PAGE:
I’m a firm believer in the influential role of the early years in shaping adults for the future and so I have decided to write a series (yikes…a series!?) of books to encourage young children to identify and talk about their emotions in the hope that, one day, they will feel confident to speak to someone when they feel an emotion that is strong or impacting on them negatively.

I have based the series, and the emotions (known as EMOs!), on Robert Pultchik’s theory on emotions.  To summarise there are 8 but each within a spectrum.  See below…


If you are interested in finding out more click here.  I don’t want to bore you with the science bit!

The series will include the 8 emotions as creatures, each with their own story to tell, and an introduction (see below) which will also either be a story or a song…if I can think of a chorus and a tune!  I am hoping that once the series is complete it can be used in classrooms and nurseries to support teachers and children in talking about and discussing their emotions.  Would appreciate any feedback on this as I will be working on the series over the next few months and direction of this idea is still up for discussion!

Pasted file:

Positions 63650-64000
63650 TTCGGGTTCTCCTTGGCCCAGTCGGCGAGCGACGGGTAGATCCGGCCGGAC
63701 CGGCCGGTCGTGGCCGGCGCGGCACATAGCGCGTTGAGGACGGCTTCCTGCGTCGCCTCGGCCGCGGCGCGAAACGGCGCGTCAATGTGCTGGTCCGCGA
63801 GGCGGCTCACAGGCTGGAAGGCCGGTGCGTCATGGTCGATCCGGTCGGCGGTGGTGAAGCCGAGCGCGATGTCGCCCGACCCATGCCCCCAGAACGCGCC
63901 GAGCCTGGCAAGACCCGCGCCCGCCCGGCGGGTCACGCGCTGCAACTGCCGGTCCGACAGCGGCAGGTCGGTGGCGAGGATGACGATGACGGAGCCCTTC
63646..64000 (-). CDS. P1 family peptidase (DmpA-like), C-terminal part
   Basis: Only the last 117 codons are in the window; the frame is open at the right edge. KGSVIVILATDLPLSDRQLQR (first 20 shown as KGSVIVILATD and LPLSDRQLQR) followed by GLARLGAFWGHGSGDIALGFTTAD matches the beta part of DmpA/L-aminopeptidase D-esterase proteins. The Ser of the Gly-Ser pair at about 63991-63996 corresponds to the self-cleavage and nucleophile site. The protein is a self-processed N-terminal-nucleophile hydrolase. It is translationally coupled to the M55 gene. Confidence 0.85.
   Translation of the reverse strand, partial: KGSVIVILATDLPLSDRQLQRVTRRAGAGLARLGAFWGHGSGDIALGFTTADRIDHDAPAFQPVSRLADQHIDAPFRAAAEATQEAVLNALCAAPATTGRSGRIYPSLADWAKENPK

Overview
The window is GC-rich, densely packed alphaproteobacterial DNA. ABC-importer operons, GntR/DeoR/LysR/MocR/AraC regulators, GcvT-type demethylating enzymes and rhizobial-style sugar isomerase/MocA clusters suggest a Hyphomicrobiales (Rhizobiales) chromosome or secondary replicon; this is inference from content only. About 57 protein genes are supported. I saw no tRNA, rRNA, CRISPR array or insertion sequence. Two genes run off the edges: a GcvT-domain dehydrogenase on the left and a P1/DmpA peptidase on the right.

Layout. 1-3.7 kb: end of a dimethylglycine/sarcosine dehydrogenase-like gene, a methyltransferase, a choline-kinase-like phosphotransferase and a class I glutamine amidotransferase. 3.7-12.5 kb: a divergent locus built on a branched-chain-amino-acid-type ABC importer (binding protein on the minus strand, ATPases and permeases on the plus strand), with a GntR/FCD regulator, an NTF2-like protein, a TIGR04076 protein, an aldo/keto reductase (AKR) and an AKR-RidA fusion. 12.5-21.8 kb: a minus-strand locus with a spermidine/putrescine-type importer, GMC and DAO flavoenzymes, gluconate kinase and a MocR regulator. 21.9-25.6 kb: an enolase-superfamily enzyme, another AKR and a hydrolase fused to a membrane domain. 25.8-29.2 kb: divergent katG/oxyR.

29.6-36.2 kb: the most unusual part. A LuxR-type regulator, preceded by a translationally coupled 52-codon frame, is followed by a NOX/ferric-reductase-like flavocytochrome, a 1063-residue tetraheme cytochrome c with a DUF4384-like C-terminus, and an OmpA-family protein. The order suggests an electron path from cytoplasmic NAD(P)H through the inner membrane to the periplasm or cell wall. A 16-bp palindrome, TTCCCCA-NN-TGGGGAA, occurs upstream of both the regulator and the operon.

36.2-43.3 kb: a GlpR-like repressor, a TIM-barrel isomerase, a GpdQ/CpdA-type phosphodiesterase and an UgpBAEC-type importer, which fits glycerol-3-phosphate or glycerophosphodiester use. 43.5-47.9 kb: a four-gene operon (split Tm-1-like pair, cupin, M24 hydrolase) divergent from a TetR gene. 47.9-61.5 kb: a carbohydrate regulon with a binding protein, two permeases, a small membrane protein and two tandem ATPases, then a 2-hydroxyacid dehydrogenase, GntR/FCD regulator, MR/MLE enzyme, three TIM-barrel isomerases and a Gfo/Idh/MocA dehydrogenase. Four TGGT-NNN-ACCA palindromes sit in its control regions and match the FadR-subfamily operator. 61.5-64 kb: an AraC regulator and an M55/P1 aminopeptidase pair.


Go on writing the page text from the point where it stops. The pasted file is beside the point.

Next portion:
So sit back, relax and meet your emotions, otherwise known as your EMOs…

Own your Emotions

There are lots of things inside your body

From your head down to your toes

But there are other things you cannot see

We call them our EMOs!

They’re little quiet creatures

That come from deep inside

It’s important that you spot them

And that you don’t let them hide.

They’re really our emotions

And knowing them is wise

For if you do not spot them

They’ll catch you by surprise

Sometimes when you can feel them

You won’t know what to do

But you don’t need to worry

Because they all belong to you.

All you have to do is spot them

And recognise they’re there

Everybody has their own EMOs

It’s something we all share.